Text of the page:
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Tis the Season for Tax-Loss Harvesting

Tis the season of tax-loss harvesting or investors’ selling investments held in taxable accounts for the purpose of realizing long- or short-term capital losses. Investors ditching their losing

Tis the season of tax-loss harvesting or investors’ selling investments held in taxable accounts for the purpose of realizing long- or short-term capital losses. Investors ditching their losing assets in advance of January 1 could help to reduce taxation on their overall income, a notion that looks especially enticing to those who have watched their portfolios tumble with the year’s volatility. Tax rates applied to long-term gains are for the time being, limited to 15 percent. Short-term gains, though, can be taxed as much as 35 percent, offering considerable incentive to investors feeling the pinch.

Tax-loss harvesting is often encouraged as a means of recouping at least some of the losses on a portfolio. It can be expected to be especially prevalent this year as many have watched their holdings tumble with no sense of when or if they’ll recover. The S&P has plunged 5 percent this year, providing a multitude of opportunities for investors looking to shed losers upgrade to better holdings. The direction of the global economy, with the burden of the debt situation in Europe and near flat U.S. global growth rate, is tenuous to say the least. Many traders doubt whether their stocks will even have a fighting chance at recouping losses in the coming year as the problems plaguing the market this year do not seem to have abated.

Among the biggest losers in this scenario may be financial stocks. The big banks have been subject to enormous volatility throughout the year as the housing and job markets remain stunted and some exposure to Europe’s debt crisis caused a sell off. This week has been a strong one for stocks, the best since 2008 and financials were no exception. Banks rose more than 5 percent on November 30 and many investors may be tempted to take the money and run as the end of the year approaches. Shares of Bank of America (BAC) added over 9 percent in the 5-day-period while Citigroup (C) tacked on just under 20 percent. With this sort of optimism and the market’s volatility this year, next week could see those trends reversing themselves as traders attempt to lose as minimally as possible while still benefitting from the advantages of tax harvesting. Analyst assessments on banking stocks remain mixed. While there is some consensus on the fact banks are on sale, the threat of a deeper discount in 2012 looms alongside a dangerously low U.S. growth rate and heightened scrutiny. Some investors are choosing to avoid the risk.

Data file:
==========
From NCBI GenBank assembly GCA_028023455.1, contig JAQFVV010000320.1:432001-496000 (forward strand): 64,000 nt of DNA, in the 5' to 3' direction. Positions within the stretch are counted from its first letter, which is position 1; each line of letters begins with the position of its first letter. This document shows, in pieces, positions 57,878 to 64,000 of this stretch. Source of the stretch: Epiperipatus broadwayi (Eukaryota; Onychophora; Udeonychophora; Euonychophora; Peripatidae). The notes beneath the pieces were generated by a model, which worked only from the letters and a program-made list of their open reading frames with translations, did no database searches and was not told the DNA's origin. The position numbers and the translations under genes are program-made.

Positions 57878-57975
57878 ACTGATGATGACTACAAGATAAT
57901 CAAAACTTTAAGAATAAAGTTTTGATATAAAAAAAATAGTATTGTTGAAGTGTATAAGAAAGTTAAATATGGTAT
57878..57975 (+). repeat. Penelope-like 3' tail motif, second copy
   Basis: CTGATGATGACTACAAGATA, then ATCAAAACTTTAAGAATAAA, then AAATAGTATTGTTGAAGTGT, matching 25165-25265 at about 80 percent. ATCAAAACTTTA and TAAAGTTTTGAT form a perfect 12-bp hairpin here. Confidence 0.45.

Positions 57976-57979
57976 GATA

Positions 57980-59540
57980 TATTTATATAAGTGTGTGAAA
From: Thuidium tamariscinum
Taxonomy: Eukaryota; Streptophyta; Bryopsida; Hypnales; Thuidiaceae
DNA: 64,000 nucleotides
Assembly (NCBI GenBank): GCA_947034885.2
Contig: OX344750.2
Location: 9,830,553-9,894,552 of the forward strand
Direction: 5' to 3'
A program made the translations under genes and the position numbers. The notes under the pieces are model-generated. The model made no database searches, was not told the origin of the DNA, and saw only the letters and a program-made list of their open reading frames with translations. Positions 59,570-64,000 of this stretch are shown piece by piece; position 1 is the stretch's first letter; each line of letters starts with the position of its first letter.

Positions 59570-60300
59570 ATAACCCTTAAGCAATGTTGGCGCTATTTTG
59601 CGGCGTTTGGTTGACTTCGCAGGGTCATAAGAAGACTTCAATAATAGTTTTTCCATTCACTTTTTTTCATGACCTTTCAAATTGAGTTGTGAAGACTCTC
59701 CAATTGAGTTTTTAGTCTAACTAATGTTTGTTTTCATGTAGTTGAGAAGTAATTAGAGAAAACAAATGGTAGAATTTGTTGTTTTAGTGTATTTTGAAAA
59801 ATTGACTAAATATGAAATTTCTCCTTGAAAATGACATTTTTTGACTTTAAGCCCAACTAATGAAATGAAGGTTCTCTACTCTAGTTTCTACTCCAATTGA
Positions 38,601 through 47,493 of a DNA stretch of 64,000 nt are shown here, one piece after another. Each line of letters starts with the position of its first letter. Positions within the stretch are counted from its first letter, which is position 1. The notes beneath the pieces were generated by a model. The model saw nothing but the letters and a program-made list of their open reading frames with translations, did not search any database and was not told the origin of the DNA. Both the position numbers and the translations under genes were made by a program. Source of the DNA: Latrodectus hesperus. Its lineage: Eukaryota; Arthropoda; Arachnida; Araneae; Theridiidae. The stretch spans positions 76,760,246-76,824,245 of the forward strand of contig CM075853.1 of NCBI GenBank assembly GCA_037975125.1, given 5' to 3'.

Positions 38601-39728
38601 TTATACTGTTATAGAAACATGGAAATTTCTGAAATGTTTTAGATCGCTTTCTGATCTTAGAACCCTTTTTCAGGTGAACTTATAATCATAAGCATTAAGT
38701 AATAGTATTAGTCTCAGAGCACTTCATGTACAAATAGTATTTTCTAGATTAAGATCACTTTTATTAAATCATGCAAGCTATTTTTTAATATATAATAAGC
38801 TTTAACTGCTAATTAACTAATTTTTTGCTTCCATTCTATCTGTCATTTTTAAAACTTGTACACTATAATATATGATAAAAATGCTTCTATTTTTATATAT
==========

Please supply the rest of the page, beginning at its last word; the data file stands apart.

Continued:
The same can be said for energy stocks which, in rough years, tend to be among the first stocks sold come tax harvest season. When the economy is weak, the price of energy stocks tends to directly reflect that. There is some security in the fact that global energy use continues to rise, but that is not enough to comfort a percentage of investors cognizant of the struggles that could keep prices low in the short term. Those strapped for cash may not want to wait it out. Depending on the approach, this could be a good or bad thing.

Chen Linn, the author of What is Chen Buying, What is Chen Selling, recently discussed this in an interview in Business Insider.

“Generally, the oil market bottoms in the winter and then goes up in spring all the way to summer. So, we’re coming to a very strong part of the seasonal oil price cycle,” he said, in reference to the more bullish approach to tax-loss harvesting peaks. If investors choose to cut their losses and exit the market instead of adopting the bargain bin approach they should do it immediately.

“Selling late puts an investor in competition with many others who are doing the same thing. That could result in a lower price than they would otherwise get,” according to a recent piece in Smart Money. The article goes on to discuss the potential risks of delaying the sell. “ A basic human tendency called loss aversion makes investors want to ride out a paper loss as long as possible in hopes the stock will turn around, even though the economic benefits of that strategy are dubious.”

In order to asses the greatest risk, the Wall Street Journal highlighted the financial stocks with the steepest year-to-date losses, according to the KBW report.  Hovnanian Enterprises (HOV), Suffolk Bancorp (SUBK), First Financial Service (FCFS) topped the list, followed by Bank of America (BAC) and Life Partners Holdings (LPHI).